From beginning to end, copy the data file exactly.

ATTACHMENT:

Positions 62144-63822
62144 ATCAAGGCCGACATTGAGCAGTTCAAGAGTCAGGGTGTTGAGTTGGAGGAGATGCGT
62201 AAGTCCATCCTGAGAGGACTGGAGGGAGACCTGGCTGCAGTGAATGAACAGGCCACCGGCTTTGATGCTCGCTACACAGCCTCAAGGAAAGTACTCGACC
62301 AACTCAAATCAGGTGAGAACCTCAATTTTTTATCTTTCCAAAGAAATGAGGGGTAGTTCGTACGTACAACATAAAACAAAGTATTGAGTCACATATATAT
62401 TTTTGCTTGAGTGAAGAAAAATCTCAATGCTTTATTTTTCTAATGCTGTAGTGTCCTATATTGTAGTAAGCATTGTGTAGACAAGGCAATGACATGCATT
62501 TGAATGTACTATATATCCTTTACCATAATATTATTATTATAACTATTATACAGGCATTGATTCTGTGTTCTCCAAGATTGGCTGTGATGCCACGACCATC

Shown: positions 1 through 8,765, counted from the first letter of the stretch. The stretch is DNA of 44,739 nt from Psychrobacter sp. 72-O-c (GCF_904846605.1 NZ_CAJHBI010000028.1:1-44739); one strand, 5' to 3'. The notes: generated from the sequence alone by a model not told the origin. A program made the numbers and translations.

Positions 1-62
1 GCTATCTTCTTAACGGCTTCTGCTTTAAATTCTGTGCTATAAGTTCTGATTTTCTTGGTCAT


Positions 62144-63822
62144 ATCAAGGCCGACATTGAGCAGTTCAAGAGTCAGGGTGTTGAGTTGGAGGAGATGCGT
62201 AAGTCCATCCTGAGAGGACTGGAGGGAGACCTGGCTGCAGTGAATGAACAGGCCACCGGCTTTGATGCTCGCTACACAGCCTCAAGGAAAGTACTCGACC
62301 AACTCAAATCAGGTGAGAACCTCAATTTTTTATCTTTCCAAAGAAATGAGGGGTAGTTCGTACGTACAACATAAAACAAAGTATTGAGTCACATATATAT
62401 TTTTGCTTGAGTGAAGAAAAATCTCAATGCTTTATTTTTCTAATGCTGTAGTGTCCTATATTGTAGTAAGCATTGTGTAGACAAGGCAATGACATGCATT
62501 TGAATGTACTATATATCCTTTACCATAATATTATTATTATAACTATTATACAGGCATTGATTCTGTGTTCTCCAAGATTGGCTGTGATGCCACGACCATC

Shown: positions 1 through 8,765, counted from the first letter of the stretch. The stretch is DNA of 44,739 nt from Psychrobacter sp. 72-O-c (GCF_904846605.1 NZ_CAJHBI010000028.1:1-44739); one strand, 5' to 3'. The notes: generated from the sequence alone by a model not told the origin. A program made the numbers and translations.

Positions 1-62
1 GCTATCTTCTTAACGGCTTCTGCTTTAAATTCTGTGCTATAAGTTCTGATTTTCTTGGTCAT